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Senate Democrats push phased Iraq redeployment
Top Senate Democrats, who last week voted against a timetable for withdrawing troops from Iraq, yesterday introduced a measure to start a phased troop redeployment by the end of the year.
Sen. Carl Levin of Michigan said Iraqis must stop looking at the United States as a "security blanket" with an open-ended commitment of support.
"The administration's policy that we'll be there as long as Iraq needs us will result in Iraq depending upon us longer," Mr. Levin said before introducing the amendment to the defense authorization bill being considered this week. "Three and a half years into the conflict, we should tell the Iraqis that the American security blanket is not permanent."
Mr. Levin said phased redeployment -- not a timetable -- would encourage the Iraqi leaders to make "hard compromises" and secure their country.
Under the amendment, a phased redeployment of U.S. troops would begin by Dec. 31, when the Bush administration would be required to submit a plan for continued redeployment beyond 2006.
The co-sponsors are Democratic Sens. Jack Reed of Rhode Island, Dianne Feinstein of California and Ken Salazar of Colorado.
Republicans seized on the proposal as "cutting and running."
"Retreat is not an option," said Senate Majority Leader Bill Frist of Tennessee. "Those calling for an early withdrawal of American troops from Iraq utterly fail to understand the potentially catastrophic implications of their proposal."
A White House official last night dismissed the amendment, saying it calls for an arbitrary timeline that will encourage terrorists to wait for the United States to leave. "The choice is to stay and win or to allow Iraq to come become a safe haven for terrorists to plot against the United States," the official said.
Mr. Reed accused Republicans of using Iraq as a political football.
"Instead of offering a blueprint for success, the Bush administration has used the Iraq debate to attack Democrats for wanting to cut and run," he said.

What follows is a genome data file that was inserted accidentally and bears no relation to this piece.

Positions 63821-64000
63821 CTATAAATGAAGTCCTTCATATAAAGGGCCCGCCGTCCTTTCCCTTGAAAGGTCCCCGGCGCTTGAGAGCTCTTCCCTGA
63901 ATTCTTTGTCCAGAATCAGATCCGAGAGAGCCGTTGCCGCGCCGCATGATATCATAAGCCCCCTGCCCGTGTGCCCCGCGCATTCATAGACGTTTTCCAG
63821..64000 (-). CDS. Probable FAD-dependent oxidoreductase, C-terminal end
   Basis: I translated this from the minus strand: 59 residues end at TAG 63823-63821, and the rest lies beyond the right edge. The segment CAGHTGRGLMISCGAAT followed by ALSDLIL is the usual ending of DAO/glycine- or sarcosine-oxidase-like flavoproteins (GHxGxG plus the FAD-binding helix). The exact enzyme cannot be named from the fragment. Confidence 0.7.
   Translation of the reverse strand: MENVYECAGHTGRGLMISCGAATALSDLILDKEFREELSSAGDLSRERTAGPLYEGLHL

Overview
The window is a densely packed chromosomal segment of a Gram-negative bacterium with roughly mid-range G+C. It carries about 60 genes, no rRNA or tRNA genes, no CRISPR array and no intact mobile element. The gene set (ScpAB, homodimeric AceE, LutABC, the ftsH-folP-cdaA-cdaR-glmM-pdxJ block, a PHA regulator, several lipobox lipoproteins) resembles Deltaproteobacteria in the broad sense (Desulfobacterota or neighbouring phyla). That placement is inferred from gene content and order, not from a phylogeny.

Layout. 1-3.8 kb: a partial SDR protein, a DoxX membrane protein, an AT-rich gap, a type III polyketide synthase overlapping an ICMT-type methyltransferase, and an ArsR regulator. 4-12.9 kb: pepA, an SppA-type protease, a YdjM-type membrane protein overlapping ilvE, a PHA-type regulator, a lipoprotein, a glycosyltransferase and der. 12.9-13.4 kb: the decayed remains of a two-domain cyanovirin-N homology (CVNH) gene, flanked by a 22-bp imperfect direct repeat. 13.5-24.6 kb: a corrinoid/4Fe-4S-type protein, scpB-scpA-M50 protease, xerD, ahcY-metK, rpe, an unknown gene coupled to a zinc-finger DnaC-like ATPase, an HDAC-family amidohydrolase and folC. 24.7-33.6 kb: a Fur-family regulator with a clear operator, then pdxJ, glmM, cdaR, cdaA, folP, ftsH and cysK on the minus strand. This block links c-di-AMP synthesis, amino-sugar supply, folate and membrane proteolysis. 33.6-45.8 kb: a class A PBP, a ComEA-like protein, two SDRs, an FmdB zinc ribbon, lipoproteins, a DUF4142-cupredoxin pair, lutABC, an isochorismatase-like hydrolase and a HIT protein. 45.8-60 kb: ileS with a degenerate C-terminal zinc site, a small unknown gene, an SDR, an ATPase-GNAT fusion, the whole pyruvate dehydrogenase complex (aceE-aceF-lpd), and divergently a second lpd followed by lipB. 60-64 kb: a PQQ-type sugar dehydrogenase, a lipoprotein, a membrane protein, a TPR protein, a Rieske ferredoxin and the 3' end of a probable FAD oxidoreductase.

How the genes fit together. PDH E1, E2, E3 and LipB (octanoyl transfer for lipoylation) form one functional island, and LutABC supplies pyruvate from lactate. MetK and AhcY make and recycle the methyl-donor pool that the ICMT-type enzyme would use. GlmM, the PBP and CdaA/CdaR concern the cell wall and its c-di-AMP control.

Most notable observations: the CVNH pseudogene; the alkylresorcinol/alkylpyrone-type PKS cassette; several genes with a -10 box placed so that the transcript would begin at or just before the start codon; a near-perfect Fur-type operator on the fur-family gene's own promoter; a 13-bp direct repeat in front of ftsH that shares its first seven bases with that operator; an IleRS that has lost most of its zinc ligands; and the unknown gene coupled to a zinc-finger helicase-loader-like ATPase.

Mr. Reed said redeployment should begin "as quickly as possible" to ease the strain on the troops, but added that the measure does not establish a pace.
The measure has Democratic support from Minority Leader Harry Reid of Nevada and Sens. Patrick J. Leahy of Vermont and Hillary Rodham Clinton of New York.
Mrs. Clinton said the amendment would send the Iraqi government a message that the U.S. commitment is not indefinite and that Iraq must be responsible for its own security, a Clinton staffer said.
None of the amendment's announced sponsors or supporters backed a withdrawal measure Thursday that failed on a 93-6 vote.
Three Democrats who did vote for withdrawal, Sens. John Kerry of Massachusetts, Barbara Boxer of California and Russ Feingold of Wisconsin, today will submit a competing amendment to redeploy troops by July 1, 2007.
"We must redeploy to succeed," Mr. Kerry and Mr. Feingold said in a joint statement, calling a prolonged U.S. stay a "crutch" for Iraqis.
"A deadline gives Iraqis the best chance for stability and self-government, and most importantly, it allows us to begin refocusing on the true threats that face our country," they said.
Both amendments would leave in place military units with a limited mission of training and logistical support of Iraqi security forces, counterterrorist work and personnel protection.
The Levin amendment expresses a "sense of the Senate," but the Kerry measure would be binding.
The House on Friday passed a nonbinding resolution rejecting an "arbitrary" date for troop withdrawal by a 256-153 vote.
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